By Clint Fletcher
Recovery and labyrinths may seem like an odd pairing at first glance, but these stone pathways are popping up at more treatment centers as a new generation discovers the benefits. Having been around for centuries, these ancient and symbolic winding paths have transcended many different cultures and religions. Labyrinths are still important today, found on holy grounds, in parks, and across recovery campuses around the world — including here at Serenity View! Wherever healing is happening, labyrinths can aid in the process.
A History of Labyrinths
Labyrinths have been around for more than 4,000 years, disappearing and reappearing throughout time. They began as ever-changing symbols before morphing into actual walking paths.
Throughout the years, they’ve taken many different forms:
According to the book Labyrinth: Landscape of the Soul, author Di Williams explains that the first evidence can be traced back to roughly 2,000 BC in southern Europe and north Africa. The first ancient labyrinth pattern began to appear in the form of paintings, rock carvings, inscriptions on ceramics, and coins. The same classical design then emerged across Asia and the Americas in similar forms. They also appeared as wall paintings, woven baskets, wooden sculptures, and in sand games.
The Roman Empire
During this period, the classical design transformed into a more complicated Roman pattern. This new form often appeared as mosaic pavement labyrinths on the floors of villas, bathhouses, and tombs, though they were too small for walking. Some Roman mosaic pavements still exist today in British museums. It wasn’t until the Middle Ages that labyrinths were built for walking.
Medieval Time Period
Major advancements in labyrinth-building and design took place during the Middle Ages. The medieval design was created by a monk name Otfrid toward the end of the 9th century. He took the classical design and converted it from a seven-circuit pattern by adding four more. Numerous 12th and 13th century labyrinths designed for walking were later built in churches and cathedrals across Europe based on Otfrid’s design drawn on the last page of his Book of Gospels.
Labyrinths today are the result of shifting designs throughout the ages. In addition to churches, parks, and treatment facilities, they can also be found in schools and prisons. The most walked-through labyrinth in the world is the Chartres Labyrinth, still intact after 800 years and found on the floor of Chartres Cathedral in France.
How Are Labyrinths Used?
The truth is, there’s no right or wrong way to walk through a labyrinth. Though the path is guided for you, you can step over and start in the center if you choose. Labyrinths have single paths that wind toward the center, and they’re main purpose is mindfulness meditation or as a prayer tool for spiritual practice and growth. Some believe that starting on the outside and making your way to the center represents the journey to your own center and then back out in the world, but that’s just one way to look at a labyrinth. The ancient symbol overall represents wholeness.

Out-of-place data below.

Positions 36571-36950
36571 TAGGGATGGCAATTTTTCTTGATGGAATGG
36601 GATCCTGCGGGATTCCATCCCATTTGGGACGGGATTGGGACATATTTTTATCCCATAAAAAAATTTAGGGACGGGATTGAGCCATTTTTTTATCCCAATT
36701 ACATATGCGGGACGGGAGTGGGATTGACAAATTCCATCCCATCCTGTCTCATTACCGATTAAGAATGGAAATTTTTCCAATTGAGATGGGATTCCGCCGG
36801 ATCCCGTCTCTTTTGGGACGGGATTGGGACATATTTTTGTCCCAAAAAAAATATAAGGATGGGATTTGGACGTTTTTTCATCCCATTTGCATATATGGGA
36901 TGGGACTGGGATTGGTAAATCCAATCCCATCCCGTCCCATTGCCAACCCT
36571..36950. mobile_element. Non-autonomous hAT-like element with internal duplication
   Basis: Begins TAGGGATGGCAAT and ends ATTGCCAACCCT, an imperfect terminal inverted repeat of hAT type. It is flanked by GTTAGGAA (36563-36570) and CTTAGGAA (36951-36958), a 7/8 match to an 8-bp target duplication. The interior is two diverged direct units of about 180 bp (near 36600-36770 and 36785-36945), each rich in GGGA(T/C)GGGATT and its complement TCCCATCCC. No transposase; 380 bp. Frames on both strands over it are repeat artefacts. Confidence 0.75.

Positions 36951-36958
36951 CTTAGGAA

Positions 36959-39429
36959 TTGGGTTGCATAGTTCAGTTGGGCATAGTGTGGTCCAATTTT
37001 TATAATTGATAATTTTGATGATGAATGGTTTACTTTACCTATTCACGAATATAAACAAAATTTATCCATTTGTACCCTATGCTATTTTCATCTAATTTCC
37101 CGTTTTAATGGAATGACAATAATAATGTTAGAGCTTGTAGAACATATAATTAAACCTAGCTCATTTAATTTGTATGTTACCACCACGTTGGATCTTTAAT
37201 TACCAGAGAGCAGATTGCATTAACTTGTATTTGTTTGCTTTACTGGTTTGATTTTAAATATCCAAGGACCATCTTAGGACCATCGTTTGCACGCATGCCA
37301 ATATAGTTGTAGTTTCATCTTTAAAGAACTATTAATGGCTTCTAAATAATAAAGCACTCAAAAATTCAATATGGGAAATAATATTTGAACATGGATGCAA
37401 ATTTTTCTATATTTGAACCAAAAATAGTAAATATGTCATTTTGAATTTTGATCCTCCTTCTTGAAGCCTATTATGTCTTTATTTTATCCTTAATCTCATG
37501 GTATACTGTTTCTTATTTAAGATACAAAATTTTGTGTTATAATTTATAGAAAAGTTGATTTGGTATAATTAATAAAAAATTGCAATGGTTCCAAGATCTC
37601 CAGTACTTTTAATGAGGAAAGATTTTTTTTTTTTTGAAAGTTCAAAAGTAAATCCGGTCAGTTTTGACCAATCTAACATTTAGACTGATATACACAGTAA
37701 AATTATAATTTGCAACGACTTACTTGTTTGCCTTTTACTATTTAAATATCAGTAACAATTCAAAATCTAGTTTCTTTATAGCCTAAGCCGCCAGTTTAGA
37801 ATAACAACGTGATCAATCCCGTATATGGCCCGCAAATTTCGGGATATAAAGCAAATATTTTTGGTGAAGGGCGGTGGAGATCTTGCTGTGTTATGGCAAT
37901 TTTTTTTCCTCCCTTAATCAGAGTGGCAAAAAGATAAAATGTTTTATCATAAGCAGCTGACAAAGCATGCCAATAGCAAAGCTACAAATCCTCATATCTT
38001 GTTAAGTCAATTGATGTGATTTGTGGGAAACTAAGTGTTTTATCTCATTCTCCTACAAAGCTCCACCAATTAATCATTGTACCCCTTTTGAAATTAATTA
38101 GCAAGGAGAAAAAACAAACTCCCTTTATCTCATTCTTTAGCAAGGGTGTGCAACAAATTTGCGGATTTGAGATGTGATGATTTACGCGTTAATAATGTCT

While they can be maze-like in nature, labyrinths don’t actually have blind passages, wrong turns, or dead ends. In other words, they aren’t designed to frustrate you. In fact, the exact opposite is true. The entire path can be seen no matter where you’re standing, allowing individuals to focus on themselves internally. You can use the path in the way that works best for you. There is labyrinth etiquette, though. Always be mindful of others using the labyrinth at the same time as you and definitely leave your cell phone behind.
Treatment Benefits of Labyrinths
Labyrinths are an excellent grounding exercise. While the human condition causes us to rewind and fast forward in our minds, creating anxiety about the past and future, labyrinths bring us back to the present. Those who are at the beginning of their recovery may find their minds louder than most. As treatment begins (whether for addiction, trauma or co-occurring mental health issues), you might experience uninvited, unwanted, or even obsessive thoughts. Labyrinths have been proven to have the ability to quiet the mind. In good practice, they help connect the body with the mind and the mind with an inner spirit. Finding that inner spirit helps to boost a healthy life in recovery.
Other benefits from labyrinths include:
– Time for self-reflection
– Help finding balance
– Aids in stress reduction
– Gives a creativity boost
– Provides internal insight
– Reduces of insomnia
– Encourages meditation
– Offers long-term health benefits
– Leads to a stronger sense of community